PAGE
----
When you arrive
Armed with your Idealista hitlist, go forth and view as many apartments as you can. You'll also see plenty of 'Se alquila' (to rent) signs around cities, so if you like the look of a property, call up for more information. I found that a lot of agencies and landlords responded to phone enquiries much more readily than emails, so I set up most of my viewings in this way. Once you're at a flat viewing, questions to ask include whether there are any comunidad charges (for things like the portero – doorman/caretaker – or the cost of refuse collection) and whether they are included in the rent, how much a typical month's bills will be and whether the heating is centrally operated or controlled by each flat individually.
Once you've found a flat you like, you can discuss all the terms and conditions with your new landlord. Spain is currently a renters' market, so don't be afraid to negotiate on the price. Many landlords want tenants to sign a year's contract, but six months is also possible. Once you've agreed on everything, you'll need a contract (those renting a room, see the section below) from your landlord. To draw up the contract, the agent or landlord will need your NIE (national identity number for foreigners), so make sure you have this to hand along with your passport and proof of earnings (your Spanish job contract if you have one, payslips from your previous employment if not). Sometimes salary-related information won't be needed, but many landlords want to feel assured you'll be able to pay the rent every month, and as you'll soon learn, taking every possible document to any kind of official appointment is the way forward. In Madrid, you want to make sure that your landlord registers your deposit with the Comunidad de Madrid, which means you'll get a discount on your annual declaración de la renta (tax return: we'll cover this in another post) for being a renter.
Renting a room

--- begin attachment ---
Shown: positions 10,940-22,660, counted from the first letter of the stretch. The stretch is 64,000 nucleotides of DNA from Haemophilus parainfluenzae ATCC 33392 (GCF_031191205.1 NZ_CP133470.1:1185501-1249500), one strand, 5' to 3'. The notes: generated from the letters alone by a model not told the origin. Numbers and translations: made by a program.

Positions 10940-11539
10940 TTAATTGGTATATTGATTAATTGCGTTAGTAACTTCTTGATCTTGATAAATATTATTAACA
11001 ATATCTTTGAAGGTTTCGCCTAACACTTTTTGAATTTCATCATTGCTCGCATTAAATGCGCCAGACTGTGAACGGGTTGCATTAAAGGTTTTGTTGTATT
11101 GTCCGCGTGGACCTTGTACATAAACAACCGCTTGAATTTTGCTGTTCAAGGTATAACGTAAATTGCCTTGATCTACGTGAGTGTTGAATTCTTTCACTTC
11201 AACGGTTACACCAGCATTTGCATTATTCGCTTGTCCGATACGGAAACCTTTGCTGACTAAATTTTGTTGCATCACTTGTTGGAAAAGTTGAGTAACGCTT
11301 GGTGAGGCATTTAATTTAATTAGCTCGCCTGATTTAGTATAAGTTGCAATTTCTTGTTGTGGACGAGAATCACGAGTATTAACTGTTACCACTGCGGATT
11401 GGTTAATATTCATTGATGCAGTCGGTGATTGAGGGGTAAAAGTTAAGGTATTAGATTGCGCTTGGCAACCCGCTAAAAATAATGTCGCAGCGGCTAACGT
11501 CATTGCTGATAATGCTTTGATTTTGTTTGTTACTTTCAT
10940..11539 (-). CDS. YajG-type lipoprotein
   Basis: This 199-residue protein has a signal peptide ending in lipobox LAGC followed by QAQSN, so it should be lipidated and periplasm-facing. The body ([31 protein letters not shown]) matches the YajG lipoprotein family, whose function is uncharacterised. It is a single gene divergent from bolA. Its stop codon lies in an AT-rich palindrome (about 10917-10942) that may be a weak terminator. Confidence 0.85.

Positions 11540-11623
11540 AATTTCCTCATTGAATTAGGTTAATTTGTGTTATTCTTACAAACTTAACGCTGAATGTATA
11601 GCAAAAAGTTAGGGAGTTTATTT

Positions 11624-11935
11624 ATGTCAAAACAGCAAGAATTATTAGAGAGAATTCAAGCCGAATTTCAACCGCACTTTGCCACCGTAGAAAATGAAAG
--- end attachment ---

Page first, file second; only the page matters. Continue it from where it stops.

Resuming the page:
If you're looking for a room in a shared apartment rather than a place of your own, you'll have even more choice. In addition to Idealista, you can try Easypiso which specializes in flatshares. Again, be cautious about setting something up in advance of moving, and never pay for anything until you've seen it. It can be more difficult to get contracts when you're renting a room, as sometimes one flatmate has a contract with the landlord or lady and then sublets to other tenants. Ensure you get a contract though, so that your rights are protected.
Some room rates include all bills (electricity, gas, water and internet) so make sure you're clear on this. It can be easier to do things this way, as you know exactly what your monthly outgoings will be and it prevents any potential wrangling over bills with flatmates.
Paying rent and bills
Nowadays, rent is usually paid through via monthly bank transfer. Agree a date for this with your landlord. You can set this up automatically with your bank: some banks charge for this, but Santander doesn't (more on Spanish banking to come. I warn you, it'll be a fun one to write/read). Check whether bills are still set up with particular electricity, gas and suppliers, and whether you'll need to change the accounts into your name or whether the landlord will pay and you'll reimburse him.
I hope you found this post useful. In future posts, I'd like to cover residency-related bureaucracy (getting a NIE and social security number, doing your empadronamiento, opening a bank account and registering with the doctor), but please do suggest any other topics regarding relocating to Spain that you may find useful. Note that I'm an EU citizen, so some of the advice I give may be specific to my situation. Any American readers will find Cat of Sunshine & Siestas a great source of expat information.
If you're moving to Spain on your year abroad, you may be interested to read about my experiences as a language assistant here.